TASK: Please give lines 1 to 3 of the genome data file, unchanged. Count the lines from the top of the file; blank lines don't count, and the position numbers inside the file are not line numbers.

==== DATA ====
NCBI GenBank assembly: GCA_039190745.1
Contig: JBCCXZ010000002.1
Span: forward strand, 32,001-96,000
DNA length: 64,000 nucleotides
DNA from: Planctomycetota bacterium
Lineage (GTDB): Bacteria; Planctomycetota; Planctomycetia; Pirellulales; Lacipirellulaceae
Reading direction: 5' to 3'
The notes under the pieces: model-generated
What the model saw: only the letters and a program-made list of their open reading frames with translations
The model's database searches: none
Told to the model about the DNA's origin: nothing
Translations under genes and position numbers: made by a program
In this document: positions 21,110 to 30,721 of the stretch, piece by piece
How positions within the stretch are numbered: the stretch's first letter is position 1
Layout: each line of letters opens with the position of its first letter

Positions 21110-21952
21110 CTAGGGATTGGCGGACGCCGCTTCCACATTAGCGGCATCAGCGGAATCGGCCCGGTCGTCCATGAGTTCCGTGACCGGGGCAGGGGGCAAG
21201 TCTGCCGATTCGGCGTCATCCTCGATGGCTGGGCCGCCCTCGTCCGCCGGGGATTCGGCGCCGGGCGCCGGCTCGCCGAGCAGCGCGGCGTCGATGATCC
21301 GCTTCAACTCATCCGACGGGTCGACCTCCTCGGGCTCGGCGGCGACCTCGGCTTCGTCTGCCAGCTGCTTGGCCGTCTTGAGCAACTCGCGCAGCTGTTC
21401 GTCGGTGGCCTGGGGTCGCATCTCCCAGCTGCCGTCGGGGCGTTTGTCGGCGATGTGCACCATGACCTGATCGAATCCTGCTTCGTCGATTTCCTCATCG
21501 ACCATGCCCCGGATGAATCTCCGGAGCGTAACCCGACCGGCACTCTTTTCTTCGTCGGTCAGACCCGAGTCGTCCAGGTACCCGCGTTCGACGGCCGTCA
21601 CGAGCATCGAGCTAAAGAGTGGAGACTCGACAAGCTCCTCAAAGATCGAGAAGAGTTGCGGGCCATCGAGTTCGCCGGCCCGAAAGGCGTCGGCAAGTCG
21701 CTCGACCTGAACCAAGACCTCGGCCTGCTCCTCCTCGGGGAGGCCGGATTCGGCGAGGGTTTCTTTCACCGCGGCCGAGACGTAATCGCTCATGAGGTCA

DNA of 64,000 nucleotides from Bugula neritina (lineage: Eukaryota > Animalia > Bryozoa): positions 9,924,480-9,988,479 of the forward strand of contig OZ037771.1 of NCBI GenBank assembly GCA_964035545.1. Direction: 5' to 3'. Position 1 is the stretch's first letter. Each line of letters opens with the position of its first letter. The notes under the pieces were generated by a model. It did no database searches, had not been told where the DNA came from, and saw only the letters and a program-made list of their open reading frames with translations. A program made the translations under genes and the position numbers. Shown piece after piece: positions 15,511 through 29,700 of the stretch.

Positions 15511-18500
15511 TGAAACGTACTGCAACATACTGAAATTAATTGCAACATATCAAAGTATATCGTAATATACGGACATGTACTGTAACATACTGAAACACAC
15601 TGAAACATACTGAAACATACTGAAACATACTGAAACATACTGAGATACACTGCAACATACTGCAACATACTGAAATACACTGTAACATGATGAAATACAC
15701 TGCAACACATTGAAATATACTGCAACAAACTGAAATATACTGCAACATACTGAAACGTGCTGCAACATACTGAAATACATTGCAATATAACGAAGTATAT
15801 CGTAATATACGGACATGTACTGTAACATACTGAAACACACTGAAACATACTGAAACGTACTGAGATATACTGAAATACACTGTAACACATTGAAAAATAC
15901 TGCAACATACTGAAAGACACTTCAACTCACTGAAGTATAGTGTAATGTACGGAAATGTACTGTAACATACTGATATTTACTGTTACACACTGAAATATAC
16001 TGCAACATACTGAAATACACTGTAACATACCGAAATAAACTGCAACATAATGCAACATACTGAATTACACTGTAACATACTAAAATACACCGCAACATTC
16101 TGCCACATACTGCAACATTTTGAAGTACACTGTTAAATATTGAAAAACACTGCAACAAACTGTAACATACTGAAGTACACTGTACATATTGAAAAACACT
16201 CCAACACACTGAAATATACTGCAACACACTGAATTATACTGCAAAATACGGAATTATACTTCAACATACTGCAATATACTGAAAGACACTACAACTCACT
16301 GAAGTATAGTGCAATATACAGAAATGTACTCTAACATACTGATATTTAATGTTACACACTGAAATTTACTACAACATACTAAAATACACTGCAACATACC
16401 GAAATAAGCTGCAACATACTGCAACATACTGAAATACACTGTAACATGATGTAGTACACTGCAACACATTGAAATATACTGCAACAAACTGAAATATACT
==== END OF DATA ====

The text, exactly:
NCBI GenBank assembly: GCA_039190745.1
Contig: JBCCXZ010000002.1
Span: forward strand, 32,001-96,000